Mini Grants give boost to fall service learning classes

Monday, September 12, 2016

LAWRENCE — Seven faculty members and their respective community partners have received $500 mini-grants from the Center for Civic and Social Responsibility in support of their fall 2016 service learning classes.

Mini grants are given to support best practices in service learning and mutually beneficial campus-community partnerships. The funds help cover the costs of service learning classes incurred by their real-world efforts and effects, such as building materials, focus group incentives or transportation costs.

"The instructors and community organizations that work together for these service learning classes help students connect their studies to real-world community needs," said Linda Dixon, assistant director of the Center for Civic and Social Responsibility. "The mini grants we provide offset some of the costs it takes to make those partnerships happen."

Applications for Spring 2017 mini-grants will be announced late fall semester and the online applications will be posted on the CCSR website.

The spring 2016 Service Learning Mini Grant Award recipients:

ARCH 508, Architectural Design IV
Chad Kraus, associate professor of architecture
Bob Johnson and Kimberly Sims, Lets Rock and Roll and Change the World
Arch 509 is a "design build" studio in which architecture students will be working with Let's Rock and Roll and Change the World, an organization dedicated to helping homeless people reintegrate into the community. Students will design and build a mobile tiny house as a prototype for a tiny house village intended to create positive and lasting change in the fight against homelessness.

C&T 366, Classroom Interactions in Mathematics and Science
Carrie La Voy, lecturer in curriculum & teaching
Kelly Kluthe, Kansas City, Kansas Public Schools

KU students are partnered with secondary mathematics and science teachers in the Kansas City, Kansas Public Schools. KU students observe and assist classroom teachers, working with small groups of students, teaching mini-lessons and whole-class lessons.

HSES 892, Psychology of Physical Activity
Mary Fry, associate professor of health, sport & exercise science
Trey Meyer, executive director of the Lawrence Community Shelter

Students learn theories of motivation for participating in physical activity and see first hand how the research in exercise psychology can be applied to real life settings and real life people. Partnering with the Lawrence Community Shelter, students conduct an assessment to see the needs and interest of the residents, and plan, deliver, and evaluate a physical activity intervention. The Lawrence Community Shelter sees great opportunity for the students to promote physical activity with the residents at the shelter.

SW 555, Diversity, Oppression, and Social Justice: Cultural Competence
Megan Paceley, assistant professor of social welfare
Multiple community partners: Loud Light, Willow Domestic Violence Shelter, Just Food, Sexual Trauma and Abuse Care Center, KU Sexual and Gender Diversity Center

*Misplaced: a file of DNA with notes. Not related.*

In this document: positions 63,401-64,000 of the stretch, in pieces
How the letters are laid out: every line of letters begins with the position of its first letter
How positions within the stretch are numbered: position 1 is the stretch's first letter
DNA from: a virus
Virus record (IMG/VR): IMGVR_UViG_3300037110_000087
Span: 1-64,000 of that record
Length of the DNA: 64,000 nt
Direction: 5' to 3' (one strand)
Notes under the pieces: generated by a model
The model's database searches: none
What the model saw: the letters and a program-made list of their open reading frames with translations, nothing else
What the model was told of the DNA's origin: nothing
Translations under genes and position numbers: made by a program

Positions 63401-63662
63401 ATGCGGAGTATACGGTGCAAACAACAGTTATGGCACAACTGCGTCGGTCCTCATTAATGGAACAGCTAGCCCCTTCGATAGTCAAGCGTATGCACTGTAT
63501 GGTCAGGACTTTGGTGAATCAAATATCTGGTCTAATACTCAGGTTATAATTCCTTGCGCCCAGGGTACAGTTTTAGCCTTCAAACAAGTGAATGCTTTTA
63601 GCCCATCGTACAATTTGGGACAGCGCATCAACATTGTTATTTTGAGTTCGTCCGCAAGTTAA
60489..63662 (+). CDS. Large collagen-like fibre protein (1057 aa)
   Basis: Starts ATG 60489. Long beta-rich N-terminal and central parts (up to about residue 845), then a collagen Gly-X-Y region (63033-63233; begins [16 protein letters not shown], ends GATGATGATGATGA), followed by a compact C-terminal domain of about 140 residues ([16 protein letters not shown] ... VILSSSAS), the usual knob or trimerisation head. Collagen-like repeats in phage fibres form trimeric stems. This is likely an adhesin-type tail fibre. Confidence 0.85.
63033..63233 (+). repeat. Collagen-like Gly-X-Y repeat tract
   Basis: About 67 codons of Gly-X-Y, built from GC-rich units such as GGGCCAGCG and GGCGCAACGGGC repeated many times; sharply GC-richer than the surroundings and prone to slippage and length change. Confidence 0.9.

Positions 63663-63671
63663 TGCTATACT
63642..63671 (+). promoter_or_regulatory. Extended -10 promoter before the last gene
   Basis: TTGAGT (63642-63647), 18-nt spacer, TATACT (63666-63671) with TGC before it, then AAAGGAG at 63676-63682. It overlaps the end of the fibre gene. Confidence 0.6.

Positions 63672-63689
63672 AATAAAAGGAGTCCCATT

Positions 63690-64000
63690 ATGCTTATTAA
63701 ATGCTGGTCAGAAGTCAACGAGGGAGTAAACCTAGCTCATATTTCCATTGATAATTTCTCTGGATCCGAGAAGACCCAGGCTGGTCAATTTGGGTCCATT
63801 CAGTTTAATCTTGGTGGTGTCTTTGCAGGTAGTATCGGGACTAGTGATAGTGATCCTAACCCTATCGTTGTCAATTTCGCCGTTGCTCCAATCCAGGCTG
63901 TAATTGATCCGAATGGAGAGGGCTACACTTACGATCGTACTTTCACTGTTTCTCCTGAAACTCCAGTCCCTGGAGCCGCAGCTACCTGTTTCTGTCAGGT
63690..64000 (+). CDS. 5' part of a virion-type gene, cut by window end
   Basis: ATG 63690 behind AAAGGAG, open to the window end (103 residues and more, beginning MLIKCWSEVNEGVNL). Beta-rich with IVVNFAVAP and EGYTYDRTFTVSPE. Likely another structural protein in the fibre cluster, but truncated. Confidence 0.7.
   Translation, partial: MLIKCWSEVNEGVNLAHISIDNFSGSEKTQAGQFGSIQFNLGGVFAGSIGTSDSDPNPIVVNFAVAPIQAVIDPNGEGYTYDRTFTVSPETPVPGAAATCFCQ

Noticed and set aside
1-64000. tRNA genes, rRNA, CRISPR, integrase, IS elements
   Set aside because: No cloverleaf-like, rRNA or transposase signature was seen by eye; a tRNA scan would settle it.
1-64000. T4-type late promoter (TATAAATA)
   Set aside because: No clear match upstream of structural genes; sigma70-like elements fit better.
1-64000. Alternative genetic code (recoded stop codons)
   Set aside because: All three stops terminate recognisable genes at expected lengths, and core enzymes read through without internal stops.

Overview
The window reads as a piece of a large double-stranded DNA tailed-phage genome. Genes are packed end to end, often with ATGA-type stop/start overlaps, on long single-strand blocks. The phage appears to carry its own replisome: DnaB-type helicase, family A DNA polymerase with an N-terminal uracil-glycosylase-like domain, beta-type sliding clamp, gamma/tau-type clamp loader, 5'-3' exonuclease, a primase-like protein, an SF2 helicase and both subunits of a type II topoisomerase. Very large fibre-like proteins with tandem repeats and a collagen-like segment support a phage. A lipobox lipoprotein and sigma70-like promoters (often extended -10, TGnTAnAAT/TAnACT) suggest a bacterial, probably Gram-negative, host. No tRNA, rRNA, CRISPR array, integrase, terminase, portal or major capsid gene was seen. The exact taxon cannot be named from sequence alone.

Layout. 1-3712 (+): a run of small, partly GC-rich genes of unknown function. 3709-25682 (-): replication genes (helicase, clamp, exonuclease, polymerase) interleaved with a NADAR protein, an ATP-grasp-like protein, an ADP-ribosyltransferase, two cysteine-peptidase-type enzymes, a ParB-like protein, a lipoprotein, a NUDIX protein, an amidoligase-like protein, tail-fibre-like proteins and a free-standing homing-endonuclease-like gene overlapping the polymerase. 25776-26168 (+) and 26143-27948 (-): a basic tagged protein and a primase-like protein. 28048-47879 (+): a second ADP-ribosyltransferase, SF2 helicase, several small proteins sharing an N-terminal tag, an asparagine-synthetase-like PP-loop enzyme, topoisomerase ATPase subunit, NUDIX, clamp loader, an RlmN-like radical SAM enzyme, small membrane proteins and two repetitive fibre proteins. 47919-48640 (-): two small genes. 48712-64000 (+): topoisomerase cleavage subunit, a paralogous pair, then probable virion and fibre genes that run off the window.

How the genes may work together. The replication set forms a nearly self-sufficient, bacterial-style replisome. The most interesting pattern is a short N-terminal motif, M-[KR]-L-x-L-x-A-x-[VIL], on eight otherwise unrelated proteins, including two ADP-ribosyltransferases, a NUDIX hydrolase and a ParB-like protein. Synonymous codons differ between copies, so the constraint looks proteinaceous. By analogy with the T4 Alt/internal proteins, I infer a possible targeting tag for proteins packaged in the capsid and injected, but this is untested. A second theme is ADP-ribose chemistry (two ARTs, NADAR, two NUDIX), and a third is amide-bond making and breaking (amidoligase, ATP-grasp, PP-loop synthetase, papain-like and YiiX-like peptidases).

Students learn about social justice issues pertaining to various populations based on race/ethnicity, gender and gender identity, sexual orientation, ability/disability, religion and spirituality, nationality and immigration status, and age, as well as the intersections of identities. By working with one of five local organization, students are able to have real-world experience with organizations engaged in social welfare and social justice.

EVRN 460, Field Ecology
Robert Hagen, lecturer in the Environmental Studies Program
Roger Boyd, education coordinator, and Sandy Sanders, volunteer, at the Baker Wetlands Discovery Center

The course includes fieldwork in diverse ecosystems and emphasizes development of skills in data analysis and interpretation. Students will plan and lead activities at Potter Lake for 6th grade students at Liberty Memorial Central Middle School. At several education stations, Field Ecology students help the sixth graders explore different aspects of lake ecology.

ILLU 415, Illustration Concepts
Barry Fitzgerald, professor of design
Lori Johns, Director of Community Impact at the United Way

Illustration students learning to develop different conceptual forms will complete an illustration for a poster to be used to promote early and frequent reading to children. A committee from the United Way will select one of the students’ illustrations to be used for a final poster that will be distributed to local and area health care facilities and public service providers.

COMS 342, Problem Solving in Teams and Groups
Haley Vellinga, graduate teaching assistant in communication studies
Rachel Gadd-Nelson, director of community engagement at The Sexual Trauma and Abuse Care Center

This course is designed to facilitate understanding of the theory and practice of small group communication. Students will explore how classroom concepts apply to the small groups they will work in to brainstorm, create, and carry out a campuswide event that increases awareness, incites passion and raises funds for The Sexual Trauma and Abuse Care Center.

MEMT 150, Introduction to Music Therapy
Bill Matney, associate professor of music therapy
Multiple community partners

Alongside learning foundational knowledge and skills of the field of music therapy — including music skills, leadership skills and an awareness of people with various needs — students will work with one of many  community partners based on their interest in working with that population. The students identify a community need with the community partner and provide direct service throughout the semester, increasing their understanding of the field of music therapy and some of the populations that music therapy serves.


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